Have you ever come across images or screenshots that had text but couldn’t quite extract that text? I’m aware of a few tools that exist for this purpose but I’d rather not install any additional software on my machine!
Now, we can simply use this Python tool to grab screenshots and extract text from them, Called TextShot (nice name), this is an excellent tool to quickly gather any text data we require for our data science projects. Here’s a demo of how TextShot works:
TextShot requires you to install Google’s Tesseract on your machine. You can check out the below tutorial to learn more about how Tesseract works:
I love this open-source repository by dair.ai. A lot of newcomers (and even experienced heads) often struggle with technical and scientific communication. There is a nuance to handling scientific communication that a lot of people miss.
ML Visuals is an open-source collaborative effort to help the data science community understand and improve technical communication. This brilliant repository provides a lot of visuals, templates, and figures to help you build a perfect presentation or research paper.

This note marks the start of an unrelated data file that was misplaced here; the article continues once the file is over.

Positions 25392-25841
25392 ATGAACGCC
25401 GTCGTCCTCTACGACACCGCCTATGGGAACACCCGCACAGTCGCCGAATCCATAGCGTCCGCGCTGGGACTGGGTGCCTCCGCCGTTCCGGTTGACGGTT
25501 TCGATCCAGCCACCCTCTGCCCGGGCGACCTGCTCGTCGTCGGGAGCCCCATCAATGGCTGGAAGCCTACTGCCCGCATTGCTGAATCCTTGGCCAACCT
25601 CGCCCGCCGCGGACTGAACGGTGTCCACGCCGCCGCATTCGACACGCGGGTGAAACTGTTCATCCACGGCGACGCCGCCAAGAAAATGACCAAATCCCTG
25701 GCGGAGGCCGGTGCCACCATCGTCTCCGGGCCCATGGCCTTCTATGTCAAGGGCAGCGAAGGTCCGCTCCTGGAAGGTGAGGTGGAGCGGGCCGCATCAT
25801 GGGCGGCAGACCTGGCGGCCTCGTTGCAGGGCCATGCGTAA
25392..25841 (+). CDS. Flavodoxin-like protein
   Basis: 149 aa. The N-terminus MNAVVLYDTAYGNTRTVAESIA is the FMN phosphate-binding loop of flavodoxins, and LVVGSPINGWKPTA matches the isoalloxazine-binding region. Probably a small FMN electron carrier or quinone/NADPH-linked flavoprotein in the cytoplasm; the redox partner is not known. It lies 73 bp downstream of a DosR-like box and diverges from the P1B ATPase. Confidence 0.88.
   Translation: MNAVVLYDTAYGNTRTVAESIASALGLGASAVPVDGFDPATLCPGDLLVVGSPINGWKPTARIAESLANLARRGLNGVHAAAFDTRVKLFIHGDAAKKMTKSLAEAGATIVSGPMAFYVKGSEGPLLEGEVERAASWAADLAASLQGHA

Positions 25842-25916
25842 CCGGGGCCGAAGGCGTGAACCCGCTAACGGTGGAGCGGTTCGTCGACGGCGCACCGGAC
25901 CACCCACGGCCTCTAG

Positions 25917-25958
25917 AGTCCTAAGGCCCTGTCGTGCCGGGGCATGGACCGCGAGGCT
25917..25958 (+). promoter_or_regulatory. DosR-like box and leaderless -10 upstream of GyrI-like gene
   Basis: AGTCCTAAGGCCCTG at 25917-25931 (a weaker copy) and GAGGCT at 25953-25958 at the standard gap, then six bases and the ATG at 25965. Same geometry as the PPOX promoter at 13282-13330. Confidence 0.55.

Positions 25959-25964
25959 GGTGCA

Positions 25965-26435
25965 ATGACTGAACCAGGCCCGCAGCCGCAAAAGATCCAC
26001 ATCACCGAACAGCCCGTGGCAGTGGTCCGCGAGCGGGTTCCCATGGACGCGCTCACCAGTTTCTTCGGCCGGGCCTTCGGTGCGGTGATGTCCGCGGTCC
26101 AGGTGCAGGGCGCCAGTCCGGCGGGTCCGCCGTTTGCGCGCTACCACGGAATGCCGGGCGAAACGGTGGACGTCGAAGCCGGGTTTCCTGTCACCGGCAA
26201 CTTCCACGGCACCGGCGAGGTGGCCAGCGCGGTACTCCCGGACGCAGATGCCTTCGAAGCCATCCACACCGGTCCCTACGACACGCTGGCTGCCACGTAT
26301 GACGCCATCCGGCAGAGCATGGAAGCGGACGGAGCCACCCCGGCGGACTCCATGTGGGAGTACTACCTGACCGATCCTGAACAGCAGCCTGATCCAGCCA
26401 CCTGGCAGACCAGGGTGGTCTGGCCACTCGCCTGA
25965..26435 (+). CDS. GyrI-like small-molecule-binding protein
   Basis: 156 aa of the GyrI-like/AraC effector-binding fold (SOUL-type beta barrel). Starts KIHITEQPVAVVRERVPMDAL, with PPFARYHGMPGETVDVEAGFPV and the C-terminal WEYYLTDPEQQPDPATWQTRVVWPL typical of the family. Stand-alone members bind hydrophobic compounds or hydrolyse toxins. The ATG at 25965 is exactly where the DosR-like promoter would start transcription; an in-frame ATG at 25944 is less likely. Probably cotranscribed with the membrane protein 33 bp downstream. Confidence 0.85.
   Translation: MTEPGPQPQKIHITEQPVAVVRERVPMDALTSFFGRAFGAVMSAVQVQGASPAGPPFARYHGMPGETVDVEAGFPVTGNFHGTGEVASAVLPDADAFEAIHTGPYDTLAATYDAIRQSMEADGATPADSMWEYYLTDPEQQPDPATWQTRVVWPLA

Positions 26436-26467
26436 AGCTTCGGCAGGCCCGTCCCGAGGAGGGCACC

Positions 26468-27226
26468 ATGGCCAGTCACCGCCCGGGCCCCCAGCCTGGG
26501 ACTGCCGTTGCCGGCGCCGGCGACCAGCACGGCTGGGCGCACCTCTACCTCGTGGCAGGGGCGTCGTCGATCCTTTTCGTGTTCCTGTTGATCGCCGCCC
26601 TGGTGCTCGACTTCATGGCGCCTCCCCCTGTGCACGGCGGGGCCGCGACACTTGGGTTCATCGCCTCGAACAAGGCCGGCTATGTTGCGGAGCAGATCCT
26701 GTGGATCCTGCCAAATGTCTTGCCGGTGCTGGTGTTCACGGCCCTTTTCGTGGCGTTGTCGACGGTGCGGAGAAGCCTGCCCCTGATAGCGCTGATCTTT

The best part of this project is that you can find everything under one umbrella on Google Slides. Check out a couple of visuals I’ve taken from these slides:
Pretty neat stuff! If you do use anything from this project, please give credit to the developers. You should also check out this excellent article on storytelling in analytics and data science to learn more about communication skills.
A lot of intriguing open-source data science projects in this month’s collection! Our entire team at Analytics Vidhya is either working on Facebook AI’s DETR or OpenAI’s GPT-3 models. Both offer a lot of promise in their respective fields.
Is there any project you feel the community should know about? Highlight that in the comments section below and let’s get everyone together to solve it!